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# First-Order Axioms for Asynchrony

Peter Selinger (University of Pennsylvania, USA) LFCS Theory Seminar Room 2511, JCMB, King's Buildings 11.00am, Friday 20th June 1997

The distinction between synchronous and asynchronous communication is an important issue in the design of concurrent networks. Informally, a communication channel is said to be {\em synchronous} if message transmission is instantaneous, such that sender and receiver must be available at the same time in order to communicate. It is {\em asynchronous} if messages are assumed to travel through a communication medium with possible delay, such that the sender cannot be certain when a message has been received. In the last few years, research on asynchronous communication has mostly focused on concurrent process calculi such as the asynchronous $\pi$-calculus or, more recently, the join calculus.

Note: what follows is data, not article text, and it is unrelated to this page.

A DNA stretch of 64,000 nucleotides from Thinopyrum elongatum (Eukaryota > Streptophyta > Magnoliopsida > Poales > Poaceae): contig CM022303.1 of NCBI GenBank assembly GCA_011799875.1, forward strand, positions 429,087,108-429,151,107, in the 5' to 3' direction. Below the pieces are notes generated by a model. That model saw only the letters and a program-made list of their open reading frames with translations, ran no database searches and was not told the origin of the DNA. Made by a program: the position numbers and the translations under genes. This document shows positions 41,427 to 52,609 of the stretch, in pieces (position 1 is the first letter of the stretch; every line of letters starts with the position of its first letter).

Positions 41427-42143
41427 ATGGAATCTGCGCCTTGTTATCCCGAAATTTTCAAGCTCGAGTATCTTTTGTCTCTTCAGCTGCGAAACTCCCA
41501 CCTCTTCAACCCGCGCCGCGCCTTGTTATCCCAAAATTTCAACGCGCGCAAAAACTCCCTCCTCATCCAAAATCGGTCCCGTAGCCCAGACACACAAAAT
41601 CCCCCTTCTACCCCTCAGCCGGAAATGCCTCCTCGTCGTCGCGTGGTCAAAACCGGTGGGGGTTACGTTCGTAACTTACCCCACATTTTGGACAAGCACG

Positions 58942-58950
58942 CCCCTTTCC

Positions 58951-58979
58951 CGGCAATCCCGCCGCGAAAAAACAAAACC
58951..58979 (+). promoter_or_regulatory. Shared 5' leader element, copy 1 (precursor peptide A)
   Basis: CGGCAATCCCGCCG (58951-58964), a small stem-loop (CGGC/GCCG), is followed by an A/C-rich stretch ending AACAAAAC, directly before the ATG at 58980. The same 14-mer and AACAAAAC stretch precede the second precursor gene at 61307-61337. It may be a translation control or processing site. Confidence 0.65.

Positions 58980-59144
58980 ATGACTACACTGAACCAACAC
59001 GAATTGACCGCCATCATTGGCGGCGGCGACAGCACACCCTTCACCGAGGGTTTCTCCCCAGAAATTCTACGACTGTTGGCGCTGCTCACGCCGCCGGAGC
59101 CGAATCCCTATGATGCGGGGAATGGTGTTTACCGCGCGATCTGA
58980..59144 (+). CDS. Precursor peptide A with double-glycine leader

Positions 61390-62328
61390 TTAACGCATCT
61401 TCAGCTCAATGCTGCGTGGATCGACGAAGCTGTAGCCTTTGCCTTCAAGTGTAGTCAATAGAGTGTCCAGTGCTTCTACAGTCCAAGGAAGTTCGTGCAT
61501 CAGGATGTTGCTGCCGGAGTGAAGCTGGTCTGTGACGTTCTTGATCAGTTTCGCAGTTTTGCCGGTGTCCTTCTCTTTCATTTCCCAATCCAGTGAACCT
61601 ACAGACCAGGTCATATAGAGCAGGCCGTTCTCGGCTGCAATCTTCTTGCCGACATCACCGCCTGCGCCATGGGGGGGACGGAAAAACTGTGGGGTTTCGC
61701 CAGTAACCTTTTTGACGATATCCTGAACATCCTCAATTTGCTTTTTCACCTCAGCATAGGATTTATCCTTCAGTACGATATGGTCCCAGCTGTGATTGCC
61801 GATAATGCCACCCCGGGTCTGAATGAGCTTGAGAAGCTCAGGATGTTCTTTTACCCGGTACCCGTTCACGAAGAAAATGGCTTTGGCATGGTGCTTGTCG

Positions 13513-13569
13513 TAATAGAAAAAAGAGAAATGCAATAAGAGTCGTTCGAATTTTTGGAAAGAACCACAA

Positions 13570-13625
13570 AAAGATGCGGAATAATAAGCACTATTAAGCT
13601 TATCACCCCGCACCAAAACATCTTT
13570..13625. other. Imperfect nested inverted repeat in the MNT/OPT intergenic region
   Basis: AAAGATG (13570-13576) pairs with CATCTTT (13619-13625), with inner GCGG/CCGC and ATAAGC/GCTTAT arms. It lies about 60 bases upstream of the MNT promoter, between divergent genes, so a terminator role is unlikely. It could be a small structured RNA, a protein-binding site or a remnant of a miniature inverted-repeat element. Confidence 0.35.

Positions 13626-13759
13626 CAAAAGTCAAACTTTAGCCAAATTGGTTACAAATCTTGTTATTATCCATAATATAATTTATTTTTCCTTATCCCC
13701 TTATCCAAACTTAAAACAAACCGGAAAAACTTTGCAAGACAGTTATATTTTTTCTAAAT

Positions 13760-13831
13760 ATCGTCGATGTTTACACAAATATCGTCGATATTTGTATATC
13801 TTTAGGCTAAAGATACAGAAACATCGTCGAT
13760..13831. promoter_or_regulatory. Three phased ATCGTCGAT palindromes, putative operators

In this talk, we will study properties of asynchronous communication in general, independently of any particular process paradigm. We model processes by labeled transition systems with input and output. These transition systems are similar to the input/output automata by Lynch and Stark, but our presentation is more category-theoretic in a style that resembles Abramsky's interaction categories. First, we formalize the intuitive notion of asynchrony in elementary terms: we define a process to be asynchronous if its input and/or output is filtered through an explicitly modeled communication medium, such as a buffer or a queue, possibly with feedback. Then, we characterize the behavior of asynchronous agents abstractly by a series of first- and second-order axioms.